But in the shell, most of the tasks you actually care about are done by external programs. The shell can’t tell whether an external program encountered something that it considers an error — and even if it could, it wouldn’t know whether the error is an important one, worthy of aborting the entire program, or whether it should carry on.

The only information conveyed to the shell by the external program is an exit status — by convention, 0 for success, and non-zero for “some kind of error”. The developers of the original Bourne shell decided that they would create a feature that would allow the shell to check the exit status of every command that it runs, and abort if one of them returns non-zero. Thus, set -e was born.

But many commands return non-zero even when there wasn’t an error. For example,

if [ -d /foo ]; then ...; else ...; fi

If the directory doesn’t exist, the [ command returns non-zero. Clearly we don’t want to abort when that happens — our script wants to handle that in the else part. So the shell implementors made a bunch of special rules, like “commands that are part of an if test are immune”, and “commands in a pipeline, other than the last one, are immune”.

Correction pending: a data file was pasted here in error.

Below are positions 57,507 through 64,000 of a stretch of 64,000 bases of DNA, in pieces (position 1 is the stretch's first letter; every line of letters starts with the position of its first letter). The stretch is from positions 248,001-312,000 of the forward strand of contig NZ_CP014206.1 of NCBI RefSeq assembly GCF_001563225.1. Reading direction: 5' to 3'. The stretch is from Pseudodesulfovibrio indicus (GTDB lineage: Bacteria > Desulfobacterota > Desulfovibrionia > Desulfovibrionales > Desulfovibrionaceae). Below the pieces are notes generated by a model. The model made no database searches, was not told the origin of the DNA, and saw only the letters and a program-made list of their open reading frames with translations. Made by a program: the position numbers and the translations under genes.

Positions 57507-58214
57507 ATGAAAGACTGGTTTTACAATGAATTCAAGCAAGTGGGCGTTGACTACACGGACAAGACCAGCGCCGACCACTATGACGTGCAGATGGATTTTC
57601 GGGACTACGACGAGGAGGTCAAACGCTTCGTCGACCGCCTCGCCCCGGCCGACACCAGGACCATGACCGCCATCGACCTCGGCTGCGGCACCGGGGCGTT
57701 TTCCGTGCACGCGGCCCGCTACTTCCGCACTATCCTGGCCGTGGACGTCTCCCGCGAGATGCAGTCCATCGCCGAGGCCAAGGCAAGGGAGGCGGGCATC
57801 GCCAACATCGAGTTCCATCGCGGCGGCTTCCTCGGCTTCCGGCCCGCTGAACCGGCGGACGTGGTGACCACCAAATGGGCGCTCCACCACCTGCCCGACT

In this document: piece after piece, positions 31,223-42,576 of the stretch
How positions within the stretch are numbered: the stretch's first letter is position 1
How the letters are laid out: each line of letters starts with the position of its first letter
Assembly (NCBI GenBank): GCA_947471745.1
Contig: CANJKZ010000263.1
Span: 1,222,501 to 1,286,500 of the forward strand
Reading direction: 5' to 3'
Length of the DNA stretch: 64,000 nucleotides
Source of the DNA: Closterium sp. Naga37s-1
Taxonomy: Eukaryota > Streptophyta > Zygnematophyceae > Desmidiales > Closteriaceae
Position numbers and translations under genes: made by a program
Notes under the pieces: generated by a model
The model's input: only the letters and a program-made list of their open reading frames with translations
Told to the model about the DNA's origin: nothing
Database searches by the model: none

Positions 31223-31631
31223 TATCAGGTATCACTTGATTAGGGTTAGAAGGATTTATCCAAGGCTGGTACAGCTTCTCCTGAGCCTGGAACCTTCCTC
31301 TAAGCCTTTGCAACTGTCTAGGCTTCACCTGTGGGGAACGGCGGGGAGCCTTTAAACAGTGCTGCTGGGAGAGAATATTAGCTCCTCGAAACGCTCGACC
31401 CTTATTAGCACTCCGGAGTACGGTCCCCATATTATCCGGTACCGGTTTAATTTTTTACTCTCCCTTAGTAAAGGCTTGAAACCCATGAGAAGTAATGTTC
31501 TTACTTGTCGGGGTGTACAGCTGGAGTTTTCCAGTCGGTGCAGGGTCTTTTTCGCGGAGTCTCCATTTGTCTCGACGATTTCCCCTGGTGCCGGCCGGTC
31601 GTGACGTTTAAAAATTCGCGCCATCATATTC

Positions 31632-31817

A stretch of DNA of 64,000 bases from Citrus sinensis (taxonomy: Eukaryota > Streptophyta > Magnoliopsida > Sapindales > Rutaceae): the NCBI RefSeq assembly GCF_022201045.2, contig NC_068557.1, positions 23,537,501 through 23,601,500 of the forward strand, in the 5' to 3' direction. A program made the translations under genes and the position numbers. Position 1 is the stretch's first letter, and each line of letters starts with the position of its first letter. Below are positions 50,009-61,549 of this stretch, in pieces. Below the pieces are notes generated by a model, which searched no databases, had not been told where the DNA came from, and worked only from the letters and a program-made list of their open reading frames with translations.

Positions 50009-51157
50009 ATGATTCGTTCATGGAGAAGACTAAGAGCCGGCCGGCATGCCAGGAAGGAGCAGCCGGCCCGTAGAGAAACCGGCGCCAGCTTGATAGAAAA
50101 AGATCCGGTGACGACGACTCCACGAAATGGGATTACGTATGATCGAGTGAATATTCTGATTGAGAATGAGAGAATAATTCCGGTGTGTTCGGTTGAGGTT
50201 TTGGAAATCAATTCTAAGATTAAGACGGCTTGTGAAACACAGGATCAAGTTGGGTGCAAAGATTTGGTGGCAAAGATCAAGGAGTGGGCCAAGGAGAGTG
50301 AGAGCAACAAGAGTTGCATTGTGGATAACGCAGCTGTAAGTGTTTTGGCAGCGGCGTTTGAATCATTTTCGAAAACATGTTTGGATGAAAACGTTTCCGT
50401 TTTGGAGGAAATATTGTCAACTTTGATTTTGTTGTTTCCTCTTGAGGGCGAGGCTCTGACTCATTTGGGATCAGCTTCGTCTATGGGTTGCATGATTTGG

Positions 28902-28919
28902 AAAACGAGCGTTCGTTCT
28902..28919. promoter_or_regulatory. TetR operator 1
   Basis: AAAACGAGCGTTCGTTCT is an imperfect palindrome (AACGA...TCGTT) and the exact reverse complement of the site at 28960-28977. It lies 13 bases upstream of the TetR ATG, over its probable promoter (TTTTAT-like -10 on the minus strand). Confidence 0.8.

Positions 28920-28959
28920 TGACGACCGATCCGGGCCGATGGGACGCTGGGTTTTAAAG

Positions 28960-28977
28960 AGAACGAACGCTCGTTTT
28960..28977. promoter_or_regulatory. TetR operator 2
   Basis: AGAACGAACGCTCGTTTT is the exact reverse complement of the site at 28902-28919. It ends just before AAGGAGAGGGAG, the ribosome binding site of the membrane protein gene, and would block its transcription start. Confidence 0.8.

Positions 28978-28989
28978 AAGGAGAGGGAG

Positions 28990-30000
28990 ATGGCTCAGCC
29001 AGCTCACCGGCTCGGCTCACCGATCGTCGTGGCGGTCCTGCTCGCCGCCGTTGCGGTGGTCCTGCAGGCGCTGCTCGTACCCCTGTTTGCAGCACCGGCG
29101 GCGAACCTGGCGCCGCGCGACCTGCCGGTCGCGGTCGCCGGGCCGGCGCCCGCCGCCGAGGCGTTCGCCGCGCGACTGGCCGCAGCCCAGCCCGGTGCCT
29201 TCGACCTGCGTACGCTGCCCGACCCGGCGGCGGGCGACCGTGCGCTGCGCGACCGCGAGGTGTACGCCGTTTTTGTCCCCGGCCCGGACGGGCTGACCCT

These rules are extremely convoluted, and they still fail to catch even some remarkably simple cases. Even worse, the rules change from one Bash version to another, as Bash attempts to track the extremely slippery POSIX definition of this “feature”. When a SubShell is involved, it gets worse still — the behavior changes depending on whether Bash is invoked in POSIX mode. Another wiki has a page that covers this in more detail. Be sure to check the caveats.

A reference comparing behavior across various historical shells also exists.

Story time

Consider this allegory, originally posted to bug-bash:

Once upon a time, a man with a dirty lab coat and long, uncombed hair
showed up at the town police station, demanding to see the chief of
police.  "I've done it!" he exclaimed.  "I've built the perfect
criminal-catching robot!"

The police chief was skeptical, but decided that it might be worth